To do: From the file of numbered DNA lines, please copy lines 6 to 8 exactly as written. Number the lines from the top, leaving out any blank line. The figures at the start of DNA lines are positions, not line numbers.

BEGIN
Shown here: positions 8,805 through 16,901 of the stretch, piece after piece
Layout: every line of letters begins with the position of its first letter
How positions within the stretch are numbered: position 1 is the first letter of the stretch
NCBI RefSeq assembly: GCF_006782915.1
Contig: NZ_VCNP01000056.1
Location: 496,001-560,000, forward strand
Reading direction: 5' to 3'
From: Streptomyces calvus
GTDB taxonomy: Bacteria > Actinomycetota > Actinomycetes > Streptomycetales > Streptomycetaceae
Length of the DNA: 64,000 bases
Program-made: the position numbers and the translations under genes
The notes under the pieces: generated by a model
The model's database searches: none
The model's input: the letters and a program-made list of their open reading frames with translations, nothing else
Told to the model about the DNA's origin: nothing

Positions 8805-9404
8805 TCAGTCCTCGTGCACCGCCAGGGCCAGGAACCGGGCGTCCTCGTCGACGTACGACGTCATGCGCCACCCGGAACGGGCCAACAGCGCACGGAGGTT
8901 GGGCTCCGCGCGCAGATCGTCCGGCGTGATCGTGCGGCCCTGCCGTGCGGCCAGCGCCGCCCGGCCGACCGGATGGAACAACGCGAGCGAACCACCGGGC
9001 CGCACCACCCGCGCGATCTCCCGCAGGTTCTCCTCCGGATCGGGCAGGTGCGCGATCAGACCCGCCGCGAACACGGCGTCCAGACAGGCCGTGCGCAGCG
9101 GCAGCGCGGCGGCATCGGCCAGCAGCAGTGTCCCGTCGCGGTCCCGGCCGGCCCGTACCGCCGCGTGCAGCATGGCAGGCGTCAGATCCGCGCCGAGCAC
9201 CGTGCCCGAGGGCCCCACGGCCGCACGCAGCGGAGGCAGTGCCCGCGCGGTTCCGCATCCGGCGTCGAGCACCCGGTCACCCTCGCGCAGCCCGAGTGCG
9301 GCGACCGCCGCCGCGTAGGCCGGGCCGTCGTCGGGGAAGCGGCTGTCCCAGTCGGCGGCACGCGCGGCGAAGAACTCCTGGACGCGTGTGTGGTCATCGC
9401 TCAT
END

Location: 496,001-560,000, forward strand
Reading direction: 5' to 3'
From: Streptomyces calvus